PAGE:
Japanese artists seem to have become extremely adept at combining motion graphics, projection, and live-action choreographed dance into some mesmerising acts which caught my attention over the last year. Below are four of the best.
Nosaj Thing “Eclipse/Blue”
The official video for electronic musician Nosaj Thing’s latest single “Eclipse/Blue” is a beautifully stylized dance performance inspired by a solar eclipse, but also a unique technological feat. The video was created by technology artist Daito Manabe, and stars two dancers, one in front of the screen and the other behind.
The live performance was choreographed, designed, and performed using a Point Grey high-speed camera to track the dancers’ movements and project the effects onto their bodies, with no effects added in post-production.The Verge
Nobuyuki Hanabusa – “Primitive”
This new piece symbolizes primitive organisms, microbes and viruses we express the dynamics of their lives that to them are seemingly without meaning.
The performers of Enra are highly talented martial artists, jugglers and dancers, each demonstrates their own specialty in the works that we make. The final video is simply achieved by projecting the video onto a screen via projector.
The group perform to in synchronization with the graphics maintaining the position of their bodies and perfecting this through repeated practice.Nobuyuki Hanabusa
Wrecking Crew Orchestra – “El Squad”
Wrecking Crew Orchestra is an eight-man team from Japan who don wireless light suits straight out of the movie Tron, which were custom-designed by lighting-tech company, iLuminate. While performing in the suits on a pitch-black stage, the dancers appear to, well, disappear every time the lights on their suits stutter. This allows the group to pull off some precisely timed sequences that seem impossible.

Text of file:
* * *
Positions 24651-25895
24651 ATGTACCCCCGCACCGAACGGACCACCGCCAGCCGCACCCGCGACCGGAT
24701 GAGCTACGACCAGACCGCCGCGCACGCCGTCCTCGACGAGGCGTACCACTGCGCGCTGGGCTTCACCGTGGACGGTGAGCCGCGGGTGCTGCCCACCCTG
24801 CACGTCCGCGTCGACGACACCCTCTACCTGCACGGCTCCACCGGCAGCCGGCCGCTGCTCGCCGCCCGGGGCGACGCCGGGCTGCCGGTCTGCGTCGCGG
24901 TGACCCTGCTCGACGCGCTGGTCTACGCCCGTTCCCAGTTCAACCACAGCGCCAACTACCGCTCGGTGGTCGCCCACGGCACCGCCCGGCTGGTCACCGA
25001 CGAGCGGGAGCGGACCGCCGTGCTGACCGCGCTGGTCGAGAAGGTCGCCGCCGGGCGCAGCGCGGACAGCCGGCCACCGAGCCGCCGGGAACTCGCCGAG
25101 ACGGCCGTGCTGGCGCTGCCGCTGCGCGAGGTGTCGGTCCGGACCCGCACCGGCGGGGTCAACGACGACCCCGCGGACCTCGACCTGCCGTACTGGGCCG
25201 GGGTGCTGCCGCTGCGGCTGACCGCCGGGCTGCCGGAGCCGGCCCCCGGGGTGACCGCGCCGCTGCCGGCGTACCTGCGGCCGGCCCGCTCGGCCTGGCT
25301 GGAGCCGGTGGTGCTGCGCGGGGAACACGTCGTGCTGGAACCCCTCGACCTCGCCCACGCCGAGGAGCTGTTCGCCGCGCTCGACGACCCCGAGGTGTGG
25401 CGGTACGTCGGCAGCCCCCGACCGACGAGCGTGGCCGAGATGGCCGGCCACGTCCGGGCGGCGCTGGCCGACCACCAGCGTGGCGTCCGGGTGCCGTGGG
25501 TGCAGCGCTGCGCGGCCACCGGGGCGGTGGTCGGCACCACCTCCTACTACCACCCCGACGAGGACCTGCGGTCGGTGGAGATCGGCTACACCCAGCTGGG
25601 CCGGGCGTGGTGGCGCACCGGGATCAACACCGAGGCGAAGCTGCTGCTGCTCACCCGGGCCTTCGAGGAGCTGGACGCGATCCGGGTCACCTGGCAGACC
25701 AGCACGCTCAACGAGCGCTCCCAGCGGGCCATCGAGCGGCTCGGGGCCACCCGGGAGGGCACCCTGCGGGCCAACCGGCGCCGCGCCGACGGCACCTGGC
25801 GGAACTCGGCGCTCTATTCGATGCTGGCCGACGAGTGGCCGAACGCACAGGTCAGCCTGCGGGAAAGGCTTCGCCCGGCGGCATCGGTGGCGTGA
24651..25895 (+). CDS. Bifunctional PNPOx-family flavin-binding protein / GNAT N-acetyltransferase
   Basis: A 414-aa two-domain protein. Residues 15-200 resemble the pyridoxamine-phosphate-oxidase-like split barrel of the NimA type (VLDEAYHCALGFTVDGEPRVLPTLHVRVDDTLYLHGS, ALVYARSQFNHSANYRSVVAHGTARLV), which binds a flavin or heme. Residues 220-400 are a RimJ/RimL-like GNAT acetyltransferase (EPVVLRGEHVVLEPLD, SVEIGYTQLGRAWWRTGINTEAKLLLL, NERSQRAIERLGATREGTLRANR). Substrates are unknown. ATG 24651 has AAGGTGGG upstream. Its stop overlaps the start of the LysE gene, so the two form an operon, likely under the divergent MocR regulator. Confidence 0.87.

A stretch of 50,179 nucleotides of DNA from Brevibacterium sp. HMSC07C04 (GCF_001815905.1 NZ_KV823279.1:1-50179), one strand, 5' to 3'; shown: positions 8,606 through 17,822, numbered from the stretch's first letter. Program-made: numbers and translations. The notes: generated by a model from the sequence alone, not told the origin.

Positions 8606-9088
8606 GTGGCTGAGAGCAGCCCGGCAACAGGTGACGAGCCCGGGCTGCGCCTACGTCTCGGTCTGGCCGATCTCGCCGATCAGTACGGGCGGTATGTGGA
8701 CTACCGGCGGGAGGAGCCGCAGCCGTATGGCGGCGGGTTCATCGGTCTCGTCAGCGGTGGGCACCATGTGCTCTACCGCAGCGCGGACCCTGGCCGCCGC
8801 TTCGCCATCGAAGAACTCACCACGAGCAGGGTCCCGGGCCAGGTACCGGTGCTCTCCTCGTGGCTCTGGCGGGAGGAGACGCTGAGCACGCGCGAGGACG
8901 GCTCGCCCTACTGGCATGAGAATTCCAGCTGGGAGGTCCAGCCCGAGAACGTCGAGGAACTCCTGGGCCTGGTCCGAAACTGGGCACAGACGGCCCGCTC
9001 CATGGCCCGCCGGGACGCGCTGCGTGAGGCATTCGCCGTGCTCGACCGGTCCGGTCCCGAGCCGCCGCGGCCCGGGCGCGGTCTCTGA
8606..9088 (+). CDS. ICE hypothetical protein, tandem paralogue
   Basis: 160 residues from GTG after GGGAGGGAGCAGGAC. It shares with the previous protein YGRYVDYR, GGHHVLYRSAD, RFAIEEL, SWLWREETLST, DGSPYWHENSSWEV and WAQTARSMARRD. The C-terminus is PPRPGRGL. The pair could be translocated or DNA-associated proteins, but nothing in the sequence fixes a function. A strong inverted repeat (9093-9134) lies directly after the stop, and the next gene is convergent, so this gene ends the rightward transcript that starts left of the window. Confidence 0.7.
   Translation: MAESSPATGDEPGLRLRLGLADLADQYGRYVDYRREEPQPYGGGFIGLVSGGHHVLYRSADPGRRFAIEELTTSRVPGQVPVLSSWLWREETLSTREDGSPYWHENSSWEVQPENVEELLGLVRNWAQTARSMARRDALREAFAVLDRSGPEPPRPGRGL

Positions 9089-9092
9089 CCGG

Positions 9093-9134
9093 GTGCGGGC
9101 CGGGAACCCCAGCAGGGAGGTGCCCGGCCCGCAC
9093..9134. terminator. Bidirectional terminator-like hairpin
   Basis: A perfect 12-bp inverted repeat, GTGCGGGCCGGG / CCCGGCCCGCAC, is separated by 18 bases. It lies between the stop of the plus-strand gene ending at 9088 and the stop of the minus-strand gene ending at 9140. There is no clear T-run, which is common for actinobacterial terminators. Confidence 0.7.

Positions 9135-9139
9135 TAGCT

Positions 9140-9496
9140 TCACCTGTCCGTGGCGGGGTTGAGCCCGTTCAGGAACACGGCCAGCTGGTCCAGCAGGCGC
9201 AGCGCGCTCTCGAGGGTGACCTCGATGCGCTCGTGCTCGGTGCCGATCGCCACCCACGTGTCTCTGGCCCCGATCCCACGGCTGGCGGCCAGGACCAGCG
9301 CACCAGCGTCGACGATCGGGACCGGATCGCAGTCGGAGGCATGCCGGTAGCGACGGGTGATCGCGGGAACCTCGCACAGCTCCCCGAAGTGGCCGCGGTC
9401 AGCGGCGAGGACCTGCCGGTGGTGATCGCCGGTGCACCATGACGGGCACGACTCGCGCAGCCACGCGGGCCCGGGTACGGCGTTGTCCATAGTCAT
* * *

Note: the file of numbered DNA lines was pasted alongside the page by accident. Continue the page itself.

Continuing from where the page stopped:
When all eight members of the crew are spread out across the stage in darkness and their suits light up in a ripple effect, the result is a stop-motion flipbook come to life, with a pulverizing dubstep soundtrack. At other times, one of the crew will have his suit turned off and help another member who is lit up do flips in slow motion, giving the illusion of manipulated gravity.Fast Company
Perfume – “JPN Special”
Founded in 2000, Perfume evolved from a typical J-pop girl group, with all the elements—perfect looks, choreographed dances, ultra catchy tunes—into a punchy, futuristic mega pop act that incorporates cutting-edge technology into every aspect of their music and image. Their distinctive sound, like a dreamy, vocalized version of Daft Punk, can be attributed to Japanese electronic music wizard Yasutaka Nakata (of Capsule), who has produced their music since 2003.The Creators Project